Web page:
As the almighty Sentinels and mutants go head-to-head en route for the final showdown, it’s evident early on that we’re in for a tale of two halves featuring cast members old and new. Having heard the plans for an all-star, packed shindig, I did wonder how Singer would manage to juggle so many balls. X-Men: First Class boasted a rejuvenated cast and was a resounding success that breathed much-needed life back into a dwindling franchise, while adventures after X2 relied too heavily on Wolverine, neglected other key players, and suffered with subpar screenplays. What Singer has opted for here, then, is a sequel and a prequel, wheeling out the Seniors, led by Patrick Stewart, for the future dilemma, and calling upon the First Class (and Wolverine), controlled by James McAvoy's Xavier, to ultimately sort it. Unsurprisingly, Singer handles it all beautifully - like John Travolta under a glitter ball, jive talkin’ and stayin’ alive.

Apart from Wolverine who’s busy bridging the gap (with the aid of Kitty Pryde), the other character in full focus is Mystique, played by Jennifer Lawrence. Since her first outing in a lighter shade of blue, Lawrence has won an Oscar, been nominated for another, and taken centre stage as the heroine in The Hunger Games trilogy, so it’s no wonder a lot of the weight of this instalment was thrown onto her shoulders. I must confess that Rebecca Romijn is my favourite of the two blue ladies (dude, where’s her cameo?), but Lawrence handles all the ass-kicking action sequences with aplomb, and is a worthy young and impressionable predecessor.

Alongside Mystique - actually trying to stop her from killing the villain (Peter Dinklage, of Games of Thrones fame) - we also have Nicholas Hoult, reprising his role as Beast, McAvoy (who starts off proceedings in a real funk), and Michael Fassbender, who excels as mini-Magneto. More time with Ian McKellen and Stewart would have been nice. Little attention is paid to the newer X-Men of the future, and the two minutes spent with Halle Berry’s Storm are two minutes too much; their combined screen time could have been given to these two great Brits.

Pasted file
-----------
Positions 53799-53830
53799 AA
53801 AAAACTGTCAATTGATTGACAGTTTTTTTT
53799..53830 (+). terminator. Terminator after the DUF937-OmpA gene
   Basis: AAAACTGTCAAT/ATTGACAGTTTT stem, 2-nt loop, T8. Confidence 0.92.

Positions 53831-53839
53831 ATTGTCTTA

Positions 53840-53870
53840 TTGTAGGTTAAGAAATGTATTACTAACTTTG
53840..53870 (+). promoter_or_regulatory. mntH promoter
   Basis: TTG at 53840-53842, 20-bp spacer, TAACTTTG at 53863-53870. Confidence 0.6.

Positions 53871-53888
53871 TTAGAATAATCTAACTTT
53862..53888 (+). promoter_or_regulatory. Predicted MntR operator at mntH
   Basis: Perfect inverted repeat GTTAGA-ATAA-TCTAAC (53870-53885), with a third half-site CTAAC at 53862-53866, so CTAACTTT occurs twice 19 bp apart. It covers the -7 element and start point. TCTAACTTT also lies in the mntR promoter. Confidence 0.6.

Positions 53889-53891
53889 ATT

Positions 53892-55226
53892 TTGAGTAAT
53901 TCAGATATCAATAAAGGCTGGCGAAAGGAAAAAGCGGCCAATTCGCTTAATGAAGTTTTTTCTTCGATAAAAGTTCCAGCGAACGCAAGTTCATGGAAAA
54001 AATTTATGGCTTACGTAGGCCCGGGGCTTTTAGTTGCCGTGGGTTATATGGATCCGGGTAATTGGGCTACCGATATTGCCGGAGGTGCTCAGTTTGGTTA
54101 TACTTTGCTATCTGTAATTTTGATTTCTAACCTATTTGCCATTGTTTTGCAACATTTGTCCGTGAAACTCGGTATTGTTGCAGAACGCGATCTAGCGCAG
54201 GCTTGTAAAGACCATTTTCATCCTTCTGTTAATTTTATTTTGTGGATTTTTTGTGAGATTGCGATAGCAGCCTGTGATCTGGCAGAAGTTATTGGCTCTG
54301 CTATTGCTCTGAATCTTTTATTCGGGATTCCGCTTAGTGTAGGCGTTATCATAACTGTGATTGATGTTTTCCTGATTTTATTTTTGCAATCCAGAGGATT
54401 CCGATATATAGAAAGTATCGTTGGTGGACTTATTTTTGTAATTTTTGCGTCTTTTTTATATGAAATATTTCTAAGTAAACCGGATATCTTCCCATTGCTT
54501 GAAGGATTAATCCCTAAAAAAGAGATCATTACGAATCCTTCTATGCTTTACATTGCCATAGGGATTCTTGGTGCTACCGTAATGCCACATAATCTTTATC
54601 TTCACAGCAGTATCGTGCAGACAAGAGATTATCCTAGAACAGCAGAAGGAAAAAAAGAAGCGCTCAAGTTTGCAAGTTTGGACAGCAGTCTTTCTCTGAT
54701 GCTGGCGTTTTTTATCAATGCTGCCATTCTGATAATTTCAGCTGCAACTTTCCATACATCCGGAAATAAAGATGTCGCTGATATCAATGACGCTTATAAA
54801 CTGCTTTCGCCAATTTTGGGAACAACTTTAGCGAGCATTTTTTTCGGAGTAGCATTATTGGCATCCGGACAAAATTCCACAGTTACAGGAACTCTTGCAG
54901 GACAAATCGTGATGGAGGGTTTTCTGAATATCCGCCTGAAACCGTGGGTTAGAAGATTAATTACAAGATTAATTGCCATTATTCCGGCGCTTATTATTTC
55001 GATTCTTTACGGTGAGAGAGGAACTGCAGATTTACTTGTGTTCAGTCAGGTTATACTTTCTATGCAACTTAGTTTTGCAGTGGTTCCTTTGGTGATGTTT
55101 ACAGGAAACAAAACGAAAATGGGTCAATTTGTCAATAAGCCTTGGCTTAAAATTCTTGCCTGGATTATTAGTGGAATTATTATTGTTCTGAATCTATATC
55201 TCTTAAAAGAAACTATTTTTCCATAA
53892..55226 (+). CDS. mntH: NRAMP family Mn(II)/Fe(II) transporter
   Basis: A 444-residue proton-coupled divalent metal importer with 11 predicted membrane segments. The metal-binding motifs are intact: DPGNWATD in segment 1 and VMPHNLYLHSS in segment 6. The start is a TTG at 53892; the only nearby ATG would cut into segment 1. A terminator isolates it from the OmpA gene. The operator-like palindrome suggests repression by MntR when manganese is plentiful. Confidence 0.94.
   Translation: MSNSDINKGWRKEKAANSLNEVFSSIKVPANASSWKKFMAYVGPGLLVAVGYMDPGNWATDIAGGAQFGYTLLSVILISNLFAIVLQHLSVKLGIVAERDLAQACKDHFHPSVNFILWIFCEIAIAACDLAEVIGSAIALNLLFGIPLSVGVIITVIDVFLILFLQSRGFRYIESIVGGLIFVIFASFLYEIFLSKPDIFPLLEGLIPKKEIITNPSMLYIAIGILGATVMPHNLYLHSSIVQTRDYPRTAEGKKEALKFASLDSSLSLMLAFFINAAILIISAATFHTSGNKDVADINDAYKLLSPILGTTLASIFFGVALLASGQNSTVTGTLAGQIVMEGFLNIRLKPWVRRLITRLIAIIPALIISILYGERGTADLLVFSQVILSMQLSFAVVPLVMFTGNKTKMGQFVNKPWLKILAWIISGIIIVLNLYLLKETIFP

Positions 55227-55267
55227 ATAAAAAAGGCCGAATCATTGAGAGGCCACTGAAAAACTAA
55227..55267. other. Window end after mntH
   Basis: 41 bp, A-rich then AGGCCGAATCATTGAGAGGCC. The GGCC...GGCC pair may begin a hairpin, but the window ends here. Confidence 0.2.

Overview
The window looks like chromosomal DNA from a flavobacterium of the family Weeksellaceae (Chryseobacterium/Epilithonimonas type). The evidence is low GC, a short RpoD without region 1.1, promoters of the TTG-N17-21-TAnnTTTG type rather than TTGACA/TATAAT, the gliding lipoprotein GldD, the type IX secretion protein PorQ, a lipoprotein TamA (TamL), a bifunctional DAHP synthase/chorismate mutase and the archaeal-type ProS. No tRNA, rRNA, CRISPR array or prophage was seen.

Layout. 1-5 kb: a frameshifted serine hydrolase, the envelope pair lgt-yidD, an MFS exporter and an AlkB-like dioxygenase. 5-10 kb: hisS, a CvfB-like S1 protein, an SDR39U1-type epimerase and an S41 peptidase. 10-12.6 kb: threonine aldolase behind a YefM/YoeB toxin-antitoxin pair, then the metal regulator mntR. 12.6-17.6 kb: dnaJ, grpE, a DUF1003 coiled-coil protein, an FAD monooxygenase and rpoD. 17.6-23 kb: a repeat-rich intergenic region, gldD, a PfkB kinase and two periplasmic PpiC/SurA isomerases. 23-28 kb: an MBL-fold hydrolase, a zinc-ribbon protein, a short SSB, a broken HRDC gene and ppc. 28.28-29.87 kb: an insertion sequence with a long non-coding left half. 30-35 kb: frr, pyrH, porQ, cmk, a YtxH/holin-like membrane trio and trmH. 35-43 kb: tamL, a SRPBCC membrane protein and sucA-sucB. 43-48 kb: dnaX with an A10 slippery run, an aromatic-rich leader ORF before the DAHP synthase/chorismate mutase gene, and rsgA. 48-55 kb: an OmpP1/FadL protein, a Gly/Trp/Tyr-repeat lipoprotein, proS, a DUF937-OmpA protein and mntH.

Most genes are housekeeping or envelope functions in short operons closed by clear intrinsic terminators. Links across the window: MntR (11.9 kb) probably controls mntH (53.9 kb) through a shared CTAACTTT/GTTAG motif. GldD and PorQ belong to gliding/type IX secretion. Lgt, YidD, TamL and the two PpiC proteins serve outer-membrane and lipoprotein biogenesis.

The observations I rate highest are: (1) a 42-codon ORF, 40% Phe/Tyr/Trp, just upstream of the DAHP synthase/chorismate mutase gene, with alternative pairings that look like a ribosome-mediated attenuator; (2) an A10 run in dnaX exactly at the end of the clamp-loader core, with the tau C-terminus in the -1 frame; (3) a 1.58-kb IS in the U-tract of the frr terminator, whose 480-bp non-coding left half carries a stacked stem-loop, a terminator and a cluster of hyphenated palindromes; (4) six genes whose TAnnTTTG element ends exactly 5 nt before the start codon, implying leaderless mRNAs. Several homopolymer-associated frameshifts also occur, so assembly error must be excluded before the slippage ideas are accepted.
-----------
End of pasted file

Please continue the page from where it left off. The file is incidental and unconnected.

Additionally, while it’s important to set the scene and emphasise what’s at stake, the flashbacks to the apocalyptic future eventually do start to annoy and distract, and only end up accentuating the kinks in the Seniors’ armour. 

But, overall, these faults do not stop Days of Future Past from being another Singer success. With fantastic set-pieces (shout out in particular to Evan Peters’s Quicksilver), a stellar cast, and a strong script, this is a magnificent number seven, and right up there with X2.


(for Fortean Times)


Friday, 16 May 2014

Godzilla (2014)

After the success of his first feature film (Monsters), which saw an alien invasion throughout the American border, Gareth Edwards is back with a bigger budget, and an even bigger monster.